Ali argues that because Duboise acted maliciously and sadistically to cause harm, and responded to an inquiry about prayers with physical force, the fact that the force he used may have been de minimis does not allow him to escape liability. The Supreme Court has suggested that even a de minimis use of physical force may violate the Eighth Amendment if it is “of a sort repugnant to the conscience of mankind.” Hudson v. McMillian, 503 U.S. 1, 10, 112 S.Ct. 995, 117 L.Ed.2d 156 (1992). But the quantum of force Duboise allegedly used here is not the sort that is repugnant to the conscience of mankind. See id. at 9, 112 S.Ct. 995 (“[N]ot ․ every malevolent touch by a prison guard gives rise to a federal cause of action,” and “[n]ot every push or shove ․ violates a prisoner's constitutional rights” (internal quotation marks omitted) ); see also Wilkins v. Gaddy, 559 U.S. 34, 38, 130 S.Ct. 1175, 175 L.Ed.2d 995 (2010) (“An inmate who complains of a push or shove that causes no discernable injury almost certainly fails to state a valid excessive force claim.” (internal quotation marks omitted) ). We therefore affirm the dismissal of the excessive-force claim against Duboise.

B. Kaiser

The district court determined that “the force used by Kaiser was minimal even if unnecessary and employed with a sufficiently culpable state of mind.” R., Vol. 2 at 489 (Order at 20). As the district court recognized, and we agree, the facts alleged show a sufficiently culpable state of mind to survive a motion to dismiss. As for objective harmfulness, Ali does not merely allege that Kaiser handcuffed him, contra Tulsa Cty. Aplee. Br. at 17, but that he twice deliberately and unnecessarily manipulated Ali's arms or shoulders, while he was handcuffed, in a way that caused excruciating pain.5 This is more than a de minimis use of physical force, and represents sufficient harm to state a constitutional claim. Ali's allegations against Kaiser sufficiently state a claim for violation of Eighth Amendment law prohibiting the use of excessive force, and we therefore reverse the dismissal of this claim.6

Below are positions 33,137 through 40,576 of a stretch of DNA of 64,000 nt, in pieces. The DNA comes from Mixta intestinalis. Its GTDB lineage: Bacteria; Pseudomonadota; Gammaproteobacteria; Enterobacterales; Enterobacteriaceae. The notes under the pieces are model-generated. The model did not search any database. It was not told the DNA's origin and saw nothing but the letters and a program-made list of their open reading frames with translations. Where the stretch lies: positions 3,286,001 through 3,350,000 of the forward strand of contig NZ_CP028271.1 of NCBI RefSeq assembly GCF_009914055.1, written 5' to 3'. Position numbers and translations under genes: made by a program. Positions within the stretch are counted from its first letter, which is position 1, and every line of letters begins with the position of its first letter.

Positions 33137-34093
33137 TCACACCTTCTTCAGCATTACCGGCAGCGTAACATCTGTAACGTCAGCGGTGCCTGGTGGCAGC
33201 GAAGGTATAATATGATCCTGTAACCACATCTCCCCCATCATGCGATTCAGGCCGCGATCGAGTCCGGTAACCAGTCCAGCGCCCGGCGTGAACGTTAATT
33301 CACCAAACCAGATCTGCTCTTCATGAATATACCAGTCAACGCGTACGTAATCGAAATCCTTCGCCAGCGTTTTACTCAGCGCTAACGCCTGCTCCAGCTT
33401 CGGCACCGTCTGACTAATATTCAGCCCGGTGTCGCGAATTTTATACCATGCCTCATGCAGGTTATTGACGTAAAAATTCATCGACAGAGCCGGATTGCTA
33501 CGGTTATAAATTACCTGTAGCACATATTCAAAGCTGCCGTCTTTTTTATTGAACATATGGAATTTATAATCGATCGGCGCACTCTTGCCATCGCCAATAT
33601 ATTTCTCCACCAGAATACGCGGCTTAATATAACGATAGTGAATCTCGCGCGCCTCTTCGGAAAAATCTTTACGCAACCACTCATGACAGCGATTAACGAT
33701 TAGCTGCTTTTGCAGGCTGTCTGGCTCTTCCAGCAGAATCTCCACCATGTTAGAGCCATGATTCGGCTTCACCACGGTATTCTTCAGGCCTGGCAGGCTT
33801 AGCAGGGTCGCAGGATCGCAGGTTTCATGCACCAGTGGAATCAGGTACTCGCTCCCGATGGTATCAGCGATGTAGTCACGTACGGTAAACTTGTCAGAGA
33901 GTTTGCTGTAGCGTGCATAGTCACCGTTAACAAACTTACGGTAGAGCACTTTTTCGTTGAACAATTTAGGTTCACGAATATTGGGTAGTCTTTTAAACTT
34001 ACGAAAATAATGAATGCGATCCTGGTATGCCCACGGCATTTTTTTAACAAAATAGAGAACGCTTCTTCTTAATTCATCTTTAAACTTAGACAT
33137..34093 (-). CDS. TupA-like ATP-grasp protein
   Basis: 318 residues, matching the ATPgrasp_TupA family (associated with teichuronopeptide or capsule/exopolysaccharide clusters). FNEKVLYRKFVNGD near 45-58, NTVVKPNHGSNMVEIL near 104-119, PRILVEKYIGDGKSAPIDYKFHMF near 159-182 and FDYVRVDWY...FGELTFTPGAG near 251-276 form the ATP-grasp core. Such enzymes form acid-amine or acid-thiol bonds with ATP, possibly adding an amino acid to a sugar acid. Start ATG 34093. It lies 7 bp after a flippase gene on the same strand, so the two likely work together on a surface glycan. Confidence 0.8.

C. Lambert

The district court determined the allegations against Lambert were sufficient to plausibly allege an excessive-force claim. See R., Vol. 2 at 488 (Order at 19). We agree. But the district court further determined Ali had failed to identify a “case that would have put Lambert on notice that his conduct ․ would violate the Eighth Amendment's prohibition on the use of excessive force.” Id. at 492 (Order at 23). We conclude, however, that clearly established law made it clear Lambert's alleged conduct was unlawful.

In Wilkins, for example, the prisoner plaintiff alleged that a corrections officer, apparently angered by his request for a grievance form, had snatched him off the ground and slammed him onto the concrete floor, then proceeded to “punch, kick, knee and choke him” until restrained by another officer. Wilkins, 559 U.S. at 35, 130 S.Ct. 1175. The federal district court dismissed the prisoner's excessive-force claim, reasoning that he had failed to allege more than a de minimis injury, and the Court of Appeals affirmed. See id. at 35-36, 130 S.Ct. 1175. But the Supreme Court, stating that “[t]he core judicial inquiry ․ was not whether a certain quantum of injury was sustained, but rather whether force was applied in a good-faith effort to maintain or restore discipline, or maliciously and sadistically to cause harm,” reversed. Wilkins, 559 U.S. at 37, 130 S.Ct. 1175 (internal quotation marks omitted).